The second edition in the Harry Potter prequel trilogy, Fantastic Beasts: The Crimes of Grindelwald, has just finished its first full week in cinemas across the world. We’re expecting it to be another mega-grossing success, not least for the creator of the Wizarding World and one of the United Kingdom’s greatest modern exports, author J.K. Rowling.
From the story of The Boy Who Lived and its various spin-offs, Rowling has forged a cultural empire spanning literature, film, theatre and video games.
You might not normally look to beloved children’s authors for marketing inspiration, but someone who first burst into public consciousness back in 1995 and remains an inspiration to millions must be doing something right.
However small your business, if you want to leave your mark on your field then there are 3 core tactics to take away from Rowling’s meteoric rise and rise.
Rowling’s Wizarding World has its own iconic visual and verbal associations. Harry Potter’s lightning scar is probably as well-recognised as the Big Mac, and everyone knows the word Quidditch (even if they can’t quite fathom the rules).
One reason why even just the combination of red and gold colours on a scarf immediately evokes the Potter brand is the considerable oversight and creative control Rowling maintained over the franchising process in the wake of the first films.
She turned down any product deals that deviated from her vision, achieving a consistent, striking brand identity.
You might not have to deal with franchising deals yourself, but as a local business, you can easily build a visual signature that will stick in customers’ minds and increase your brand awareness. Get someone to design a clear and memorable logo and come up with a consistent colour scheme to use across your website and inside your shop.
Harry Potter fans are noted for their devotion to the franchise and its backstory. I’m sure we all remember the gargantuan queues outside bookshops around the world whenever Rowling dropped a new instalment!
Such an emotionally involved customer base is like manna from heaven for any marketer, and Rowling has certainly made the most of it.
In 2012, long after drawing the series to a close, Rowling launched a website called Pottermore, now the global digital publisher of all HP content, including the original books.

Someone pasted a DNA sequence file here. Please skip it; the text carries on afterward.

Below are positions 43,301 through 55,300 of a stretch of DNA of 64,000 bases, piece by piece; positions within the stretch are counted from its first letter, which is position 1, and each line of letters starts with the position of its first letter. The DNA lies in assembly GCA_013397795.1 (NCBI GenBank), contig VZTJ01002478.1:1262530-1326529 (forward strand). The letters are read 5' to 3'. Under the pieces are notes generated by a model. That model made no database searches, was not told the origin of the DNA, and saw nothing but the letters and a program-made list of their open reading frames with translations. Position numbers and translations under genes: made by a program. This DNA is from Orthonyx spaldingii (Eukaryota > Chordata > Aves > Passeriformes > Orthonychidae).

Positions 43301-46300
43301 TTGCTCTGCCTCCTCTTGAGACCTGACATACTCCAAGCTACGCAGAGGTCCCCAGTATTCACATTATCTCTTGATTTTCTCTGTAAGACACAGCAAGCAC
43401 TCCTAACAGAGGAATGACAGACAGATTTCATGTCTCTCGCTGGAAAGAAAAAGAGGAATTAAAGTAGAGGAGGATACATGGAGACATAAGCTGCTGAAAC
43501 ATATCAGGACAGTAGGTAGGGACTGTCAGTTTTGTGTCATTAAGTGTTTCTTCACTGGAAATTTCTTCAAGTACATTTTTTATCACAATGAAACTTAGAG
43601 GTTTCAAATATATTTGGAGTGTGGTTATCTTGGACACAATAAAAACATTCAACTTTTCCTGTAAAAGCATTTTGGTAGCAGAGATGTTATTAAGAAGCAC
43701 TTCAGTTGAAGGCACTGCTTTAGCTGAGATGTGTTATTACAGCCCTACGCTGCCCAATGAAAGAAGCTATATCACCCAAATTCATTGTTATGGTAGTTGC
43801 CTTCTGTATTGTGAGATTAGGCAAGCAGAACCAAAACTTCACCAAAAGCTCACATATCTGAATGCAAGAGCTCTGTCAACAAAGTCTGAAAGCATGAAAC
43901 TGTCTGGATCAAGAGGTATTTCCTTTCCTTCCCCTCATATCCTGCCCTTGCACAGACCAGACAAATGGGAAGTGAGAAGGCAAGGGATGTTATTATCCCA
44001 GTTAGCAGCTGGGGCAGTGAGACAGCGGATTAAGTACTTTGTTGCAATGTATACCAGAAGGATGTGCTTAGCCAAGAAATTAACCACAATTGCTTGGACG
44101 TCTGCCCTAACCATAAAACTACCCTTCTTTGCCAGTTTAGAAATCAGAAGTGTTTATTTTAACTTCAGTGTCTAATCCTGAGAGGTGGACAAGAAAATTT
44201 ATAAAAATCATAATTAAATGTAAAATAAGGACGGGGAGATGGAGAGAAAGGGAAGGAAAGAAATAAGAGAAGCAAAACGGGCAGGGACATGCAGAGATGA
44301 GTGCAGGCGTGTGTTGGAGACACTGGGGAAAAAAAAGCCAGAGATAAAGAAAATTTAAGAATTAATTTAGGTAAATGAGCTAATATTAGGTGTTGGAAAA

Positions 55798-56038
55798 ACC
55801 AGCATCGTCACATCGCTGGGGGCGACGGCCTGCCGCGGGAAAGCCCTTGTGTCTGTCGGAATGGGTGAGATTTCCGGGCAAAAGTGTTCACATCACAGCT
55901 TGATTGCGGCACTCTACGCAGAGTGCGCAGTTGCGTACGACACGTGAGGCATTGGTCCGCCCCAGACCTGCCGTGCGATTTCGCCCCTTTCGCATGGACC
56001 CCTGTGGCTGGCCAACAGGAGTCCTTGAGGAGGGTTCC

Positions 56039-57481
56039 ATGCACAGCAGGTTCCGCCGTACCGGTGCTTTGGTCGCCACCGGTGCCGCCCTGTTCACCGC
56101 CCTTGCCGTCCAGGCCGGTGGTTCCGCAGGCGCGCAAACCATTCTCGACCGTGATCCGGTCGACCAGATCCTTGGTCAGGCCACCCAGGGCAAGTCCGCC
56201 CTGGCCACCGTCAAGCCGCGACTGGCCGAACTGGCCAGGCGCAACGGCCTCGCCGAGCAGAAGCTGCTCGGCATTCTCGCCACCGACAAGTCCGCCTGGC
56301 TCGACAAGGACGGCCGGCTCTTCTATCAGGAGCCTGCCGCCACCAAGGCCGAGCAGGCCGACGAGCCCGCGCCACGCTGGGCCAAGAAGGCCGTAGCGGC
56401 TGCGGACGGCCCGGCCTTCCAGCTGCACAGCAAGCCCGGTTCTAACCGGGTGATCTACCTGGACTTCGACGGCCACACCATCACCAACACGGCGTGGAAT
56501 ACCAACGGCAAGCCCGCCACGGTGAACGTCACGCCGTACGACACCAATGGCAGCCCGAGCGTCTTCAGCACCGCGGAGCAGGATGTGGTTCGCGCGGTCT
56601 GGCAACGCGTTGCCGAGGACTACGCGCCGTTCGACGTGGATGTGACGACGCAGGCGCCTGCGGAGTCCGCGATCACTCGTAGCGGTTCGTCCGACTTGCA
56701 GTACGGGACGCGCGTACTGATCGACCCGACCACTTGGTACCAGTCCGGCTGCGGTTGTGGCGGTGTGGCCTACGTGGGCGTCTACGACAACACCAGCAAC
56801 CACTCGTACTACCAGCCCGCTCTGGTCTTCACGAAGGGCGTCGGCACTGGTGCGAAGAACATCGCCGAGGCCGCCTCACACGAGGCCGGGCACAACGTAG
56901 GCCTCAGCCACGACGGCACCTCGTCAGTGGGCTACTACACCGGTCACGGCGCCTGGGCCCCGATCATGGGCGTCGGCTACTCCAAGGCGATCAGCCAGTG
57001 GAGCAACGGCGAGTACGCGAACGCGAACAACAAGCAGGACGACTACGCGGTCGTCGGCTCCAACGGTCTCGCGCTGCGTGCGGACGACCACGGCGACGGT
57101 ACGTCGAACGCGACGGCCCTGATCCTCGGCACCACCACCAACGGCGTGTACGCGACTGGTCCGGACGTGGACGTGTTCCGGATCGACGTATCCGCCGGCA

Pottermore regularly hosts new content written by Rowling herself. This allows the brand story to keep developing, but more importantly, it allows Rowling to keep her followers excited by teasing them with new updates to the original plot.
Whether you have an army of millennial magic fans behind you or not, you can still build a digital content strategy of your own by blogging. Try out our beginner’s guide to content marketing to get to grips with what a publishing strategy could do for you.
J.K. Rowling, as you’d expect from her level of fame, is one of the most followed people on Twitter, with 14.5 million followers. She’s also one of the site’s most prolific celebrity users.
Rowling has a uniquely engaging knack for social media, using the characters and events of her books to frame discussions of her own political perspectives, cracking jokes and even occasionally expanding the Potter canon with new character developments and plot points.
That last tendency is probably the most well-known feature of Rowling’s Twitter usage, with her myriad additions to the original text ranging from revelations about Uncle Vernon’s love for Top Gear to the role of Native American magic in the founding of Hogwarts.
Each new pronouncement tends to generate a flurry of discussion and controversy, which keeps the Potter franchise at the front of people’s minds 23 years on from the first book.
Is your business’s Facebook or Twitter page feeling a bit unloved? Learn how to make like Rowling and spark your customers’ conversation with our lowdown on boosting your social media engagement.
Marketing isn’t magic. You don’t need an Ollivander wand to levitate your sales figures; you just need the kind of skill and tenacity that J.K. Rowling has in spades.
You’re probably not trying to sell a box office sensation, but every business has its own story to tell, so it's worth taking a leaf out of the Rowling playbook when planning your next marketing campaign.
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